Red panda in eastern Nepal: How do they fit into ecoregional conservation of the eastern Himlaya

January 31, 2006 / 5 mins read

Brian H. Williams

Conservation Biology in Asia p236-251

January 2006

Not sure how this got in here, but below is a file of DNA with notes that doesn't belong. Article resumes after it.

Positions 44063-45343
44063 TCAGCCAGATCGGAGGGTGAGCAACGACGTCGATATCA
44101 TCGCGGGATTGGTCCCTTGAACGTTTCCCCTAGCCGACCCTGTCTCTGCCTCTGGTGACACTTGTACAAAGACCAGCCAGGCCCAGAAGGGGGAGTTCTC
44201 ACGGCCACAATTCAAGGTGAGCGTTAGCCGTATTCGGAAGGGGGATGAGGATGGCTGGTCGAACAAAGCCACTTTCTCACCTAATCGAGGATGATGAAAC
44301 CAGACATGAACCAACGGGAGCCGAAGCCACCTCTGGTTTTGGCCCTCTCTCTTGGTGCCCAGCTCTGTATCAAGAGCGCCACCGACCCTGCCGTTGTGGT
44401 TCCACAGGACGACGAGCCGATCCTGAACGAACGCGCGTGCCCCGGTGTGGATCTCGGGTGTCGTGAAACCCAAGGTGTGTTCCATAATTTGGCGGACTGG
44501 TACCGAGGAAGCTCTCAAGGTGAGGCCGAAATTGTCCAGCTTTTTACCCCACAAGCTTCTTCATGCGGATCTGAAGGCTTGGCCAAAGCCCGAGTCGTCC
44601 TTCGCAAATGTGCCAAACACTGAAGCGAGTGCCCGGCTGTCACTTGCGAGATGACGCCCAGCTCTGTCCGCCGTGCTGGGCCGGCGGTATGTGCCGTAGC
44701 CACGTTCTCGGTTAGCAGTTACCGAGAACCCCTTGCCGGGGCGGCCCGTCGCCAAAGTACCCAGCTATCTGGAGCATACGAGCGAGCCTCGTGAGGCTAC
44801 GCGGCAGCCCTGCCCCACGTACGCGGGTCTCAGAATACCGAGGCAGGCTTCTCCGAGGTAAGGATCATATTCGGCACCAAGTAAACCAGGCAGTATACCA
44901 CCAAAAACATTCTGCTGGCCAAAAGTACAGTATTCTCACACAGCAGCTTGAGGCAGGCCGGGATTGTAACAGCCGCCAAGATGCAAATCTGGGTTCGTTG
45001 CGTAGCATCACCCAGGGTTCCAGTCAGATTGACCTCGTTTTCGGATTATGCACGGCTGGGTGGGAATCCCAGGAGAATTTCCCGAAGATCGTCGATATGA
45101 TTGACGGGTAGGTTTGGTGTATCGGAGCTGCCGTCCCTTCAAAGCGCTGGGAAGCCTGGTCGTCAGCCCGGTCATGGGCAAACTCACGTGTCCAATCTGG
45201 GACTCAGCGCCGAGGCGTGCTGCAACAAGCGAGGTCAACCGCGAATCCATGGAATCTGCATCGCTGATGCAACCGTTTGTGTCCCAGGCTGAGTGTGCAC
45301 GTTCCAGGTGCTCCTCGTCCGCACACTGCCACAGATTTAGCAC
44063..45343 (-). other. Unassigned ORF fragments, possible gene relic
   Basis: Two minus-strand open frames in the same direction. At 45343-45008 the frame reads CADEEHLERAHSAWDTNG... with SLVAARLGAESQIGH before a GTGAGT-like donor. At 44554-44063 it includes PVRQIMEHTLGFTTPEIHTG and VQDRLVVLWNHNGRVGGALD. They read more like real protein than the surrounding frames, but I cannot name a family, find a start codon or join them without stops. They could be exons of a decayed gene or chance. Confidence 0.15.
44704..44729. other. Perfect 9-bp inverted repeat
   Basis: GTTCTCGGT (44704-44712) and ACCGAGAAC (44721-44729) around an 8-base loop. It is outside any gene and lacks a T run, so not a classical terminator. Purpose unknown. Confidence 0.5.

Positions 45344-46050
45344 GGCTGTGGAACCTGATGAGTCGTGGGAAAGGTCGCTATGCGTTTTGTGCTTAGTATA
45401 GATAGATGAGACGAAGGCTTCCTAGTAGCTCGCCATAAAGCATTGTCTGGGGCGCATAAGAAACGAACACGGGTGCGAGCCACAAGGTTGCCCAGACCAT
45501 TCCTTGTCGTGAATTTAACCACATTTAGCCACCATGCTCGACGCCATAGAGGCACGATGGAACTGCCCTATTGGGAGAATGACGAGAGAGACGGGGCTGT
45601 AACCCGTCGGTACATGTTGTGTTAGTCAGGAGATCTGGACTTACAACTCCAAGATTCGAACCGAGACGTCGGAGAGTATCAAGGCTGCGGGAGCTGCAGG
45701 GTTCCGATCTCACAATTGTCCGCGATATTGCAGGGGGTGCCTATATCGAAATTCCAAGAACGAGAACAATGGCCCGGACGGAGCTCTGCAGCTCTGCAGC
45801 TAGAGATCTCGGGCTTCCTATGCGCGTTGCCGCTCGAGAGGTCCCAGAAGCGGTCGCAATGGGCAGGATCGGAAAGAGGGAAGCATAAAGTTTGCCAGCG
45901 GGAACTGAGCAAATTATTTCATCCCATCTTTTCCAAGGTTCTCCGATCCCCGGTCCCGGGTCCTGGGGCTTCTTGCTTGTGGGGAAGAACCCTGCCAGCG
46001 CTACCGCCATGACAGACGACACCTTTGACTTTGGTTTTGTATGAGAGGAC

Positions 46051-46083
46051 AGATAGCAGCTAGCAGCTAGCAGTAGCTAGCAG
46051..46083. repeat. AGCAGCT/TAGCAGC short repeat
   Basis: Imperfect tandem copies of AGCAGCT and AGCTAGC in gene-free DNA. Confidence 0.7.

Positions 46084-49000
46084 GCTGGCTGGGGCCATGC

Ecoregion-based conservation (ERBC) is the crux of the World Wildlife Fund’s (WWF) global landscape-level biodiversity conservation vision. An ecoregion transcends national borders and, instead, focuses on meaningful biological boundaries that support distinct, major ecological and evolutionary processes which create and maintain biodiversity. Therefore, ERBC ensures longterm protection through representative regional biodiversity. In 1999, WWF and several other international conservation organizations held a workshop to create an ERBC plan for the Eastern Himalaya. One of the critical eco-regions in this plan was the Eastern Himalayan Broadleaf and Conifer Forest, the most under-represented forest type in Nepal’s protected area system. In 2002- 2003, an interdisciplinary study was conducted focusing on red panda and human ecology to understand the current status and future threats to the endangered red panda and Eastern Himalayan broadleaf ecosystem. To determine red panda distribution and micro-habitat usage over a 12 km2 study area, an elevational scat survey and sampling of 133 red panda and random plots was conducted from 2,400m – 3,000 m. A land-use survey and non-formal and formal interviews were conducted to understand human usage of Eastern Himalayan Broadleaf and Conifer Forest. The results of this preliminary ecological research indicate that red panda are possible indicators of the status of the Eastern Himalayan Broadleaf and Conifer Ecoregion in eastern Nepal. Human ecological results indicate that the creation of eastern Nepal’s first road, through Jamuna and Mabu Village Development Committees, began a trend of intensive, marketdriven land-use, which has, in turn, threatened red panda and its habitat, the Eastern Himalayan Broadleaf and Conifer Forest.